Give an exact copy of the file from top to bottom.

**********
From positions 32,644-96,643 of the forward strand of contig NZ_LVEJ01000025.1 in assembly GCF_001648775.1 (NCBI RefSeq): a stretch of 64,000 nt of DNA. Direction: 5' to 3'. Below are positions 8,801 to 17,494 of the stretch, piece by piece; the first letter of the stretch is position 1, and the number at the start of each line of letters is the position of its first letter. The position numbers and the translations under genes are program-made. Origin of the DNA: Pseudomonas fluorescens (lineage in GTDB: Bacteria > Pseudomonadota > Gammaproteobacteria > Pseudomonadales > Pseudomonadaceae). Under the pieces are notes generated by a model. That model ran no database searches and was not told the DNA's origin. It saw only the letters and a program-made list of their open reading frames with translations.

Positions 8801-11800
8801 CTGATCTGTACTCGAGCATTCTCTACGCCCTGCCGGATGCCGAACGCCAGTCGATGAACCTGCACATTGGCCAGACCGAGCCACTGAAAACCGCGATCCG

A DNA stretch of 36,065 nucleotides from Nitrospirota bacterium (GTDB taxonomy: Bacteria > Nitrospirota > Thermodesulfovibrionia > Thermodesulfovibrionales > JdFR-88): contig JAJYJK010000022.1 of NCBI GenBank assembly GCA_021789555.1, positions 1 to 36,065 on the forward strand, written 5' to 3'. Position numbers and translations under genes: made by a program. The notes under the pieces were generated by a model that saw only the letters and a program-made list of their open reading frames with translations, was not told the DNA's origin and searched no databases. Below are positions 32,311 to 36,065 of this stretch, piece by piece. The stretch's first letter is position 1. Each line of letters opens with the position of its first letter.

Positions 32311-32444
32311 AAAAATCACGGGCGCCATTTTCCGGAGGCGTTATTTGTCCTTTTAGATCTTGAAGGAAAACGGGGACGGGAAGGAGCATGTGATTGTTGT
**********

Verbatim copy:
From positions 32,644-96,643 of the forward strand of contig NZ_LVEJ01000025.1 in assembly GCF_001648775.1 (NCBI RefSeq): a stretch of 64,000 nt of DNA. Direction: 5' to 3'. Below are positions 8,801 to 17,494 of the stretch, piece by piece; the first letter of the stretch is position 1, and the number at the start of each line of letters is the position of its first letter. The position numbers and the translations under genes are program-made. Origin of the DNA: Pseudomonas fluorescens (lineage in GTDB: Bacteria > Pseudomonadota > Gammaproteobacteria > Pseudomonadales > Pseudomonadaceae). Under the pieces are notes generated by a model. That model ran no database searches and was not told the DNA's origin. It saw only the letters and a program-made list of their open reading frames with translations.

Positions 8801-11800
8801 CTGATCTGTACTCGAGCATTCTCTACGCCCTGCCGGATGCCGAACGCCAGTCGATGAACCTGCACATTGGCCAGACCGAGCCACTGAAAACCGCGATCCG

A DNA stretch of 36,065 nucleotides from Nitrospirota bacterium (GTDB taxonomy: Bacteria > Nitrospirota > Thermodesulfovibrionia > Thermodesulfovibrionales > JdFR-88): contig JAJYJK010000022.1 of NCBI GenBank assembly GCA_021789555.1, positions 1 to 36,065 on the forward strand, written 5' to 3'. Position numbers and translations under genes: made by a program. The notes under the pieces were generated by a model that saw only the letters and a program-made list of their open reading frames with translations, was not told the DNA's origin and searched no databases. Below are positions 32,311 to 36,065 of this stretch, piece by piece. The stretch's first letter is position 1. Each line of letters opens with the position of its first letter.

Positions 32311-32444
32311 AAAAATCACGGGCGCCATTTTCCGGAGGCGTTATTTGTCCTTTTAGATCTTGAAGGAAAACGGGGACGGGAAGGAGCATGTGATTGTTGT